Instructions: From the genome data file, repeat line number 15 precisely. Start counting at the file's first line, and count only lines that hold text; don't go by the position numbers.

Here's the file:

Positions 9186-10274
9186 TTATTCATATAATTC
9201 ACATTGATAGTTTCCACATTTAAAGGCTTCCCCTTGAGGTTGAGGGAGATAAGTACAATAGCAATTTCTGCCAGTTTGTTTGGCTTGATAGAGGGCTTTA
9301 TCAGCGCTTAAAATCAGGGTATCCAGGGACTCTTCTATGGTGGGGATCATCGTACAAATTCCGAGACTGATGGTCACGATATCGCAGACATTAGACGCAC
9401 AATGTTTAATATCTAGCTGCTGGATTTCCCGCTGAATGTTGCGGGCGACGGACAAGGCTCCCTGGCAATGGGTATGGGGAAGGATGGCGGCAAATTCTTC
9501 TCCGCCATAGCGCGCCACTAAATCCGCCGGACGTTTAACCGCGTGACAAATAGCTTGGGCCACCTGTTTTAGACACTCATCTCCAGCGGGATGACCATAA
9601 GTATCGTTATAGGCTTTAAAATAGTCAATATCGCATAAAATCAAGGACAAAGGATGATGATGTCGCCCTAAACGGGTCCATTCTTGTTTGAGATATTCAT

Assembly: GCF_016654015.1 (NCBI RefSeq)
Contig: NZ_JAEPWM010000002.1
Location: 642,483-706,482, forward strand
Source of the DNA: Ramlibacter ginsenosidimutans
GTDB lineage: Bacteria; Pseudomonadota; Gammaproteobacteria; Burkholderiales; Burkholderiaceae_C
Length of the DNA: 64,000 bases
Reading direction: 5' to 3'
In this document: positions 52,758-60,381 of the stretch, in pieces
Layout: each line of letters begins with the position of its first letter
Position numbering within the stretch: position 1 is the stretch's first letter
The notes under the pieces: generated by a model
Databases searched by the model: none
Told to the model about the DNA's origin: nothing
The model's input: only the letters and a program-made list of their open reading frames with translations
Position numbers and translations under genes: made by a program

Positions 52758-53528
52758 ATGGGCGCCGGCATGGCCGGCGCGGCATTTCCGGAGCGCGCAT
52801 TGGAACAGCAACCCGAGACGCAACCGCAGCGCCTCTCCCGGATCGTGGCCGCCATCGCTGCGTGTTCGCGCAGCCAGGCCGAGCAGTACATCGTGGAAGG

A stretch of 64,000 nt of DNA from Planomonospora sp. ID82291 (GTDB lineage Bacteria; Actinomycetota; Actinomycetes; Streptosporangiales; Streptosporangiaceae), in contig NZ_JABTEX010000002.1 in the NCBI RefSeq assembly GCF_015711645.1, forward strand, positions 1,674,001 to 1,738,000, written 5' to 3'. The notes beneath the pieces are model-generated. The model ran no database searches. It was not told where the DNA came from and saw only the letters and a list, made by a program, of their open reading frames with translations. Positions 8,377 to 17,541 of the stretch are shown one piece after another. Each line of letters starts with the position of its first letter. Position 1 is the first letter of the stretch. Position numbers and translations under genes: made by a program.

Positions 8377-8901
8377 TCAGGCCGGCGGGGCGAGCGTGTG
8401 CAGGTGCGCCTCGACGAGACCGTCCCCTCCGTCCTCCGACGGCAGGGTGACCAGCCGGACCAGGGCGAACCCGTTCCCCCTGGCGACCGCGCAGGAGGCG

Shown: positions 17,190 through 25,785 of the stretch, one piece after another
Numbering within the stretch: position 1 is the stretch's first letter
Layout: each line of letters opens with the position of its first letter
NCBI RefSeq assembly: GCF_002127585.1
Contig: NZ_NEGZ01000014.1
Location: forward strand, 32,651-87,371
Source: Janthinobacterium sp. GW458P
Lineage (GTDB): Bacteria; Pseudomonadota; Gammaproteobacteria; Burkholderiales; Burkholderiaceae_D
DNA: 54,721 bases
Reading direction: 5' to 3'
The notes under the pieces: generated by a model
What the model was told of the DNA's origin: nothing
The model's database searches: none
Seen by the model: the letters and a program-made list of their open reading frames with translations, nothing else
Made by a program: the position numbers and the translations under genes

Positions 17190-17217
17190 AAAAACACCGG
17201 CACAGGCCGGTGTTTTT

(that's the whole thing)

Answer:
In this document: positions 52,758-60,381 of the stretch, in pieces